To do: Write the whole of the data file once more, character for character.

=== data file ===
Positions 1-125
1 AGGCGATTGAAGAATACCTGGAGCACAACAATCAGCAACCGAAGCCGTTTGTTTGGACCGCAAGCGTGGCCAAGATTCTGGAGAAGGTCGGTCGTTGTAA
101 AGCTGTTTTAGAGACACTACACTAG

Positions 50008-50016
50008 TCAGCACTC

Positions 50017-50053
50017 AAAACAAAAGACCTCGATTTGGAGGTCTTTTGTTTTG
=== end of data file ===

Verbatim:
Positions 1-125
1 AGGCGATTGAAGAATACCTGGAGCACAACAATCAGCAACCGAAGCCGTTTGTTTGGACCGCAAGCGTGGCCAAGATTCTGGAGAAGGTCGGTCGTTGTAA
101 AGCTGTTTTAGAGACACTACACTAG

Positions 50008-50016
50008 TCAGCACTC

Positions 50017-50053
50017 AAAACAAAAGACCTCGATTTGGAGGTCTTTTGTTTTG